This Labor Day week brings good and bad news for the construction industry as two new reports show both growth of the industry and a lack of skilled workers needed to fill positions and complete projects.
As the U.S. added 177,000 new jobs in August, the construction industry added 22,000 jobs, according to a U.S. Bureau of Labor Statistics (BLS) August Employment Situation report released Sept. 1. Inflation and interest rates, two factors that directly impact the construction industry, remain high. But government money from the infrastructure act is helping the construction industry grow and keep the demand for skilled workers high. Meanwhile, a severe workforce shortage is impacting construction projects across the country.
Construction employment continued to trend up in August with 22,000 jobs added. This follows an average monthly gain over the prior 12 months of 17,000 jobs. Employment continued to increase in August with specialty trade contractors adding 11,000 jobs and heavy and civil engineering construction adding 7,000 jobs.
There were some declines in the transportation and warehousing industries, which lost 34,000 jobs in August. Employment in truck transportation also fell sharply with a loss of 37,000 jobs, although this is likely due to a large business closure. Employment in transportation and warehousing has shown little net change over the prior 12 months.
“Continued gains in construction and manufacturing…reflect broad economic growth across different sectors…” Acting U.S. Secretary of Labor Julie A. Suaid said about the report.
Another BLS report Job Openings and Labor Turnover, released Aug. 29, shows that construction companies are paying a premium for skilled workers – and still falling short of where the industry needs to be.
Average hourly earnings employees in construction jumped by 5.7 percent over the year to $34.40 per hour in August, according to an Associated Builders & Contractors (AGC) analysis of U.S. Bureau of Labor Statistics data, which noted construction firms paid a wage “premium” of 18.6 percent compared to the average hourly earnings for all private-sector production employees.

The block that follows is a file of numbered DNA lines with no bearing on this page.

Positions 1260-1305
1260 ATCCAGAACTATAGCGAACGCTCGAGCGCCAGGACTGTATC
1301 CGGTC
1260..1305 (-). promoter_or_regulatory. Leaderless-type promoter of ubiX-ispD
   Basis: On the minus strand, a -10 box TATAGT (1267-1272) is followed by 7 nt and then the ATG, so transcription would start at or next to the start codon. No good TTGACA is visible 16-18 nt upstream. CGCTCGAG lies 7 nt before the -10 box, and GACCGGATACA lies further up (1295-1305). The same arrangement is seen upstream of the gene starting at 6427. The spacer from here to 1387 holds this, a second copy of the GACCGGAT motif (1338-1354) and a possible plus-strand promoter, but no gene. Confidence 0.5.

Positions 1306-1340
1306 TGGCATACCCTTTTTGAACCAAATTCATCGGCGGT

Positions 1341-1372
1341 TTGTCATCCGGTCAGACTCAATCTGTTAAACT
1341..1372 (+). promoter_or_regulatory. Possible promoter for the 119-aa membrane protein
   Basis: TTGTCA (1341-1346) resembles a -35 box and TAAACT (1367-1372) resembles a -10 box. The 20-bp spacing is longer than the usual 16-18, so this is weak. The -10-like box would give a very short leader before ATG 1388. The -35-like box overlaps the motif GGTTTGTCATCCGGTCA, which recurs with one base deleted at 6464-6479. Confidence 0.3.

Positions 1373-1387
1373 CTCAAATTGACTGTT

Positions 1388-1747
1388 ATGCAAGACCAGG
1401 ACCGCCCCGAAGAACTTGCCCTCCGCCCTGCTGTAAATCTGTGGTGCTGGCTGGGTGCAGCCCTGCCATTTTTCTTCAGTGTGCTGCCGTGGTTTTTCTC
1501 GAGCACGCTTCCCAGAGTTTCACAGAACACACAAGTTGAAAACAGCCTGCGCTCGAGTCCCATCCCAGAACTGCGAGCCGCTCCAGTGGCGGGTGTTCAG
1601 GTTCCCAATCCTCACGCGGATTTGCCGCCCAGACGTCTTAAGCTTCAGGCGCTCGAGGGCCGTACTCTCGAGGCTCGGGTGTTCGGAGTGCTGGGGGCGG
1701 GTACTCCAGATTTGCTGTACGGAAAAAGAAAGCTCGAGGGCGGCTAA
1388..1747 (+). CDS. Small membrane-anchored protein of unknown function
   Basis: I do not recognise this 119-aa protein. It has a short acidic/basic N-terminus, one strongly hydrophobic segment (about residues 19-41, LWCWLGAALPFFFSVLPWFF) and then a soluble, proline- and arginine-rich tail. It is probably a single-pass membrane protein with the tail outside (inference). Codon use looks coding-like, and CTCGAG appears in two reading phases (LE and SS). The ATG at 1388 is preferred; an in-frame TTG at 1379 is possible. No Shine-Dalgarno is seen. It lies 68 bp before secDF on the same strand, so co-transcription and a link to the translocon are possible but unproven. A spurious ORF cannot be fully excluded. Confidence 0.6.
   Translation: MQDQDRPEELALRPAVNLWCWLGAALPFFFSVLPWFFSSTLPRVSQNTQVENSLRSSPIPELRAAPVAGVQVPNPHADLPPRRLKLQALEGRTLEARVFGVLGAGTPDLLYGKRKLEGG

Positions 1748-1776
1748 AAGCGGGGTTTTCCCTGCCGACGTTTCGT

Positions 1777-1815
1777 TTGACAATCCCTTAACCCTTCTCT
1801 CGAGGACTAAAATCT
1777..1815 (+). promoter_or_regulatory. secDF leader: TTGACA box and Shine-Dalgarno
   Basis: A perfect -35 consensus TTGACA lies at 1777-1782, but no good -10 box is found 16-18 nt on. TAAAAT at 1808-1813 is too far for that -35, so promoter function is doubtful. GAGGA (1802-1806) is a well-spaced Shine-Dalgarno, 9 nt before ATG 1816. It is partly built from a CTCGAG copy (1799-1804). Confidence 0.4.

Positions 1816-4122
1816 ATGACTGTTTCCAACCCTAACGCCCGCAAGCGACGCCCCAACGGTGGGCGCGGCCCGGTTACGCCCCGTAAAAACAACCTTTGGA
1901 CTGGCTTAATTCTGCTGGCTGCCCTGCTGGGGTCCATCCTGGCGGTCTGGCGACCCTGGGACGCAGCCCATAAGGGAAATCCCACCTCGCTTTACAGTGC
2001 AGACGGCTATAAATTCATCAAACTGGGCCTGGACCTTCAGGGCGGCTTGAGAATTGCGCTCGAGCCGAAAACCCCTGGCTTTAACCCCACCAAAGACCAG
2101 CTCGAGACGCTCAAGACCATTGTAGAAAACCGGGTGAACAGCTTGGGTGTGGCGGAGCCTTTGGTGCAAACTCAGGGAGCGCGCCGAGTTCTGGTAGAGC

Many contractors are still unable to find qualified workers amid an unemployment rate of only 3.9 percent in August for jobseekers with construction experience, the AGC analysis stated.
“Today’s reports show there is no letup in demand for construction workers or private-sector projects,” said Ken Simonson, AGC’s chief economist. “The industry is raising pay faster than other sectors amid persistently low unemployment.”
The construction unemployment rate remained unchanged at 3.9 percent for August, while the national unemployment rate jumped from 3.5 percent in July to 3.8 percent in August.
Leading the construction growth is non-residential projects, specifically megaprojects that often exceed $1 billion in areas like Ohio, Texas and Arizona. Many skilled workers are looking at where the highest pay is being offered and relocating to take advantage of the significant differences. This could cause a construction recession in some areas of the country, while other areas experience a boom.
For the construction industry, the data shows that conditions are not likely to level out anytime soon. Companies will be focused on solutions like finding skilled workers and retaining their current workforce to keep businesses profitable and projects moving forward.
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